Local Marketing Activation

Google Whisperer’s Guide to Local Advertising Campaigns

It’s a new year and a great time to reevaluate your advertising strategies and campaigns. Are you focused on the correct profit centers? Are you taking advantage of everything an advertising platform offers you? Google has made some amazing updates to their local ad campaigns. For dealers looking to grow their foot traffic in the dealership, this is something to explore. Keep reading to learn all about local ads and the questions you should ask your advertising partner today.

The first thing to understand with Google’s Local Ad Campaigns is how it all works. These are campaigns where Google leverages your Google Business Profile to show relevant ads that will drive in-store traffic. You get to take advantage of Google’s machine learning technology to maximize bids and content for in-store goals. With radius targeting and your Google Business Profile connected, you can leverage Google’s tools to maximize in-store value.

Some of you may be reading this and thinking, didn’t Google already have this? Yes, you are correct. Previously, you could have your Google Business Profile be the source of truth for the Google Ads location extension. It showed your address in some search ads, and if you had enough traffic, would report on “In-Store Visits.” Same idea as before, now there are just more places Google is using this information.

There are now 4 different places Google may place your local ad. First are known places, Google Search and Display Networks. Google is placing ads in the “local pack” in the search results, as we see from the screenshot. The ad is at the top of the local pack, pushing down the organic Google Business Profile Listing. For the display network, Google matches an ad when it’s relevant to appear on the GDN. The ad is optimized to get store visits, and many include your address or full map listing.

Two new locations for local ads are on YouTube and directly on Google Maps. YouTube placement follows the same logic as the display network. The ad will appear under the YouTube video and will list how many locations are near the user. Google Maps is new real estate for everyone. Google matches the user searches to a store’s location. Anyone who is located nearby with a search that matches your business may see an ad. As you see from the screenshot below, the ad can show in the listing’s column or right on Google Maps. For dealers in a competitive location, this is a huge chance to take up more search real estate.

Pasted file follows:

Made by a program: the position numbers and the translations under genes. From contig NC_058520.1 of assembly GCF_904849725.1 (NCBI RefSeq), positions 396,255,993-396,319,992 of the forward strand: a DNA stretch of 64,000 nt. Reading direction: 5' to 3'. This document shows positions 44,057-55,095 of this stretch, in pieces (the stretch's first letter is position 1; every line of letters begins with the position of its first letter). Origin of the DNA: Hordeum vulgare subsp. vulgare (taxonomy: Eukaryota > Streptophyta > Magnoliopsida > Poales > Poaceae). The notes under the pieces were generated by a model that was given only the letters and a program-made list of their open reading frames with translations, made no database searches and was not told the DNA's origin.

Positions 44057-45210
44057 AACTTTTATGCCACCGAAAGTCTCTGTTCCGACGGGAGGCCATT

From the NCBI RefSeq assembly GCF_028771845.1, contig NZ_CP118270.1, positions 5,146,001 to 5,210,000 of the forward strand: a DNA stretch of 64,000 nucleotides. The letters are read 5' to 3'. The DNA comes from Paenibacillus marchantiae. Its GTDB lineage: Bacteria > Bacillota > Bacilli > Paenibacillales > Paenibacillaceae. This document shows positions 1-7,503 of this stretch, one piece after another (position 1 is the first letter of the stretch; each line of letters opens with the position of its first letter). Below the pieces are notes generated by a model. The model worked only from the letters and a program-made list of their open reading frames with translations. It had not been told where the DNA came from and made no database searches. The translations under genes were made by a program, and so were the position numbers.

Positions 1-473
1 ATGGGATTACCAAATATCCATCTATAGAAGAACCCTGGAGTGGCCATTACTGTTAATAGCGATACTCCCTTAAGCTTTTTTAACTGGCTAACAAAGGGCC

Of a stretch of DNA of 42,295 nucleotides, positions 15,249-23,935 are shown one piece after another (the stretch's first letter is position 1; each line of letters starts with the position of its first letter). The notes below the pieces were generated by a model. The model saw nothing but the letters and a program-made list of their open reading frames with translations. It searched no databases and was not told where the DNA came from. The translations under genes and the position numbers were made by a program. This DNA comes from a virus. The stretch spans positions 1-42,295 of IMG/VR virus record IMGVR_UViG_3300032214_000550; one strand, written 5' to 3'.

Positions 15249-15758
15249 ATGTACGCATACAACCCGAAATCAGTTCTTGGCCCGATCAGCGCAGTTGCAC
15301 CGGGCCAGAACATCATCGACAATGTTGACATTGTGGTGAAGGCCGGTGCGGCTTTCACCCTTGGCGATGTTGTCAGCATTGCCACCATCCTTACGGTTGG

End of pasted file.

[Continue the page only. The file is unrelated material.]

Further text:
I know what everyone is thinking, how can I take advantage of this? Start with asking your provider the following questions:

  1. Google Business Profile: Has your advertising vendor asked for access to your Google Business Profile? In order to start setting up these new campaigns, your Google Business Profile needs to be linked to the Google Ads account, via the location extensions. If they are unsure on how to make the connection, you can provide Google’s directions found here.  
  2. Assets and Links: Your vendor is going to need some assets before they can set up the campaigns. First are the marketing images. You can upload up to 20 in Google Ads (400×400 minimum). You can upload up to 5 logos (325×325 actual).
  3. Campaigns Matter:  Local Search Ads are designed for a very particular kind of search being done by the user. Is your vendor already running local search ads for you? Have they talked to you about their keyword strategy for “near me” searches? These can be very impactful campaigns for your dealership, but only if they are set up properly.

Start the conversation with your ad vendor today to see if local campaigns are right for you. If you missed my Google Business Profile webinar, you can check it out here.

By Colleen Harris

As Director, Product Manager at Ansira, Colleen Harris has over 13 years of digital marketing experience in the automotive, healthcare, and entertainment industries. She brings a passion for data analytics and content creation with published whitepapers on Google Analytics & Google Data Studio best practices.